The flooring is to be refinished and during the sanding process the nail heads are exposed by the sander, or the top lip of the groove edge breaks or splinters excessively. Sometimes with an old floor nailed with oval headed casing nails they can be set successfully below the sanded surface and refinishing can be completed. Since the nails have a large oval head they may be exposed before the groove edge of the flooring becomes too thin and begins to break or splinter. A 3/4” thick solid wood flooring product should last the life time of the structure with proper care, even when sanded and refinished 3, 4, even 5 or 6 times. However, during this life time a significant water event may occur and the flooring is over sanded as a repair. Also, a non-professional may have sanded the floor excessively. In any case the thickness of the top lip of the groove edge is the determining factor for too-thin flooring. For oak flooring, when the groove lip reaches about 1/8” thick (8/64”) it becomes fragile and begins to break. At this thickness the flooring is likely to be loose and movement and flexing along the groove edge will help cause the breakage. If the groove lip breaks the flooring should be removed and replaced. Groove lip breakage allows too much movement so the existing floor is not a good candidate for sound subflooring. 



The flooring has buckled.

The definition of a buckled floor is when the flooring expands excessively and typically raises to a peak. In these buckled areas, the flooring is no longer properly attached to the subflooring. This is different from a cupped floor, which has the long edges of boards raised more than the center of the flooring boards. Also, if excessive moisture is the cause of the cupped flooring the eventual result may be a buckled floor.  Since a buckled floor is no longer attached, replacement is the only way to properly reattach the flooring. As previous articles have mentioned, the source of the excessive moisture problems must be found and remedied. Then the existing moisture must be dried to a normal condition before the new flooring is installed.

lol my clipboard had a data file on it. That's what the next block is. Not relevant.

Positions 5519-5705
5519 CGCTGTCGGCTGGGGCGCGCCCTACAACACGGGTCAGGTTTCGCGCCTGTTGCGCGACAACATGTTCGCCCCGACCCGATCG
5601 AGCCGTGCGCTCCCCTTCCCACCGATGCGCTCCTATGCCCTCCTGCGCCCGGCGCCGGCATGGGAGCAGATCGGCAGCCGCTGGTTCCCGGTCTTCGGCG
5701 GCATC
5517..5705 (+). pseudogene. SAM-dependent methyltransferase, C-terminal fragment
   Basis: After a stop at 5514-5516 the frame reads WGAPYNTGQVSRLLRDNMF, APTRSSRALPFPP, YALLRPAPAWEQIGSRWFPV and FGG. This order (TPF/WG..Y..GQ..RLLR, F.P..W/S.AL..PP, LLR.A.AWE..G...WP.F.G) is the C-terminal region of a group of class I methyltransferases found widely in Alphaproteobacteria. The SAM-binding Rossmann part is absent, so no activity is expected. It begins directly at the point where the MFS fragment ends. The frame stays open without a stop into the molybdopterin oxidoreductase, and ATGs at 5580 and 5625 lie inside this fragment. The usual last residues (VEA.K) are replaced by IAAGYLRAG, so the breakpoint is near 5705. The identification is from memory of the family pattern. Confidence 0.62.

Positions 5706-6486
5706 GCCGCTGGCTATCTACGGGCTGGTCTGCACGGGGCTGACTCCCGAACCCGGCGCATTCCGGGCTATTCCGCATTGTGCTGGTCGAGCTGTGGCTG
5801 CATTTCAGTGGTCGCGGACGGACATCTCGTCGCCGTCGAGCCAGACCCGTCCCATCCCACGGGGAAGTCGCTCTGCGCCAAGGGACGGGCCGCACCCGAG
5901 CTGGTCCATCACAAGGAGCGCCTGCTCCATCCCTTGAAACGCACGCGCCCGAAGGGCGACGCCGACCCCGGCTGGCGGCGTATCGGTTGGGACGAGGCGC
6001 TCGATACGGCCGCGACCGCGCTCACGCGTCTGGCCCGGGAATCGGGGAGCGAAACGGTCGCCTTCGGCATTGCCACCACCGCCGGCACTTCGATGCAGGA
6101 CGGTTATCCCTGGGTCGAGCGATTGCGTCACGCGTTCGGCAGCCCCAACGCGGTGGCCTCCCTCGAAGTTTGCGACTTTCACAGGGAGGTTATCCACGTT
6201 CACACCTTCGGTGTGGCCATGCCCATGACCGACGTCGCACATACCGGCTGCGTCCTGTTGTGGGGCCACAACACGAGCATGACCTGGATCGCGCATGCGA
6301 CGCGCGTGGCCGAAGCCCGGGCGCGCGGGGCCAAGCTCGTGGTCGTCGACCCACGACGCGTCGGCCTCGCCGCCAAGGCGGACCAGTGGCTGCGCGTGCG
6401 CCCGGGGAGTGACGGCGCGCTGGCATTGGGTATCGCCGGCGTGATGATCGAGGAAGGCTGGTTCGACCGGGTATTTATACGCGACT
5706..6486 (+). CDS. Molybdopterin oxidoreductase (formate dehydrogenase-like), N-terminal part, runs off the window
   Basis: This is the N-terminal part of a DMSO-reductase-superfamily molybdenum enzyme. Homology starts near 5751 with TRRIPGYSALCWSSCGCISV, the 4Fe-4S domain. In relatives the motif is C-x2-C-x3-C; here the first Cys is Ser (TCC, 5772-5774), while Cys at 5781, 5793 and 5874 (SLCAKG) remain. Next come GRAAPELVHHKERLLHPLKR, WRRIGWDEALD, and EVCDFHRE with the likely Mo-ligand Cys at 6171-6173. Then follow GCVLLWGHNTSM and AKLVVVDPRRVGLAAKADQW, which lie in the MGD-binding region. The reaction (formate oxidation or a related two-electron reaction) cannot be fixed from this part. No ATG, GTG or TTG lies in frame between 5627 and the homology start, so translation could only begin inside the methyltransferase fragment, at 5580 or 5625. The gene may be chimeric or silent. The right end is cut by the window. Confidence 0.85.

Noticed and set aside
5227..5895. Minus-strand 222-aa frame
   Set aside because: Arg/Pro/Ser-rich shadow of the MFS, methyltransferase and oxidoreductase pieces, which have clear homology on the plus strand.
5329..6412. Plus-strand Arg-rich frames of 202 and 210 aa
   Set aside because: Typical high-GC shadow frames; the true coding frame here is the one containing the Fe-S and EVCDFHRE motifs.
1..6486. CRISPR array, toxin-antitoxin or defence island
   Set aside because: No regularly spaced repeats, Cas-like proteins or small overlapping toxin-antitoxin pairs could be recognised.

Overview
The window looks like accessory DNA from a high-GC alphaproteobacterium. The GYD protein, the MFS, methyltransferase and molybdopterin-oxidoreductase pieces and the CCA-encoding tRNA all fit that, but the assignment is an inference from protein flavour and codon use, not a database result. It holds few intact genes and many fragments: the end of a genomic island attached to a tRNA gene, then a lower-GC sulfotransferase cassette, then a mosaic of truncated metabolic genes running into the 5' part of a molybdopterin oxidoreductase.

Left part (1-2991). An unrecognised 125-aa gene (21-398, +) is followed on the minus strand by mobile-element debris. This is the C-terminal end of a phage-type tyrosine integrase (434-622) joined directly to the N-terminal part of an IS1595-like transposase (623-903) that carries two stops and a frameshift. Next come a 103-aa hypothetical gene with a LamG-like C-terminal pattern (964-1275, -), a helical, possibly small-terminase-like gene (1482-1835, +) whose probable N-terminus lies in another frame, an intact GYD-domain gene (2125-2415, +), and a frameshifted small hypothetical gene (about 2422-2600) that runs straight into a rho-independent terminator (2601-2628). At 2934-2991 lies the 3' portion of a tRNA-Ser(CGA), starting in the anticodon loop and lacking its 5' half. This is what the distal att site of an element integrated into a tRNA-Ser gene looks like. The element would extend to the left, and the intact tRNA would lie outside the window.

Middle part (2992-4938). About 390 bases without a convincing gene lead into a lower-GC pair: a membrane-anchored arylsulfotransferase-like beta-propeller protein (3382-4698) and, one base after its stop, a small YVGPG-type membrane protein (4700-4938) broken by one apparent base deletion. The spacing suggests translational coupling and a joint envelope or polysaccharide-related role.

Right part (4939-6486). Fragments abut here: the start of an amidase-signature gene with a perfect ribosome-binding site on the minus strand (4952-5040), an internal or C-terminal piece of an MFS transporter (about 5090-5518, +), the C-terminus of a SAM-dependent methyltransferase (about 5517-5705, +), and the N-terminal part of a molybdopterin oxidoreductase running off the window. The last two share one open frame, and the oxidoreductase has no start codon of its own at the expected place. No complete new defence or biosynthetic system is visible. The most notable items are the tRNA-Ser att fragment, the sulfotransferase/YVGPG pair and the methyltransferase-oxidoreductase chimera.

It is possible to salvage buckled flooring if the water was promptly removed and the flooring was not excessively damaged with broken tongues or grooves or does not have excessive staining and mold growth. Most surface staining can be sanded out. If salvage is attempted, the flooring should be sanded perpendicular to the installed direction to scratch the finish to allow better drying. Sanding across the flooring allows the sander to not remove the cupped edges and create a crowning potential. The easiest way to remove nailed solid wood flooring with minimal damage is to cut a run of flooring along the wall that was last installed, the tongue side wall. With a tongue edge exposed use curved claw hammers, not straight clawed ripping hammers, to slide under the nailed tongue edge and pry the flooring up. A hammer in each hand does the trick and goes surprisingly fast with minimal additional damage to the flooring. I have removed severely wetted flooring with a 15% to 20% damage rate. Clip off or drive the nails back out and stack in layers in alternating directions to allow drying. After drying, reinstallation can proceed.  If you have to mix new and old flooring the best way is to use complete runs of old or new flooring and randomly mix them to create an overall blended look. As always it is critical to use a moisture meter all through the process to make sure proper drying has occurred.



The flooring is loose and creaks and squeaks.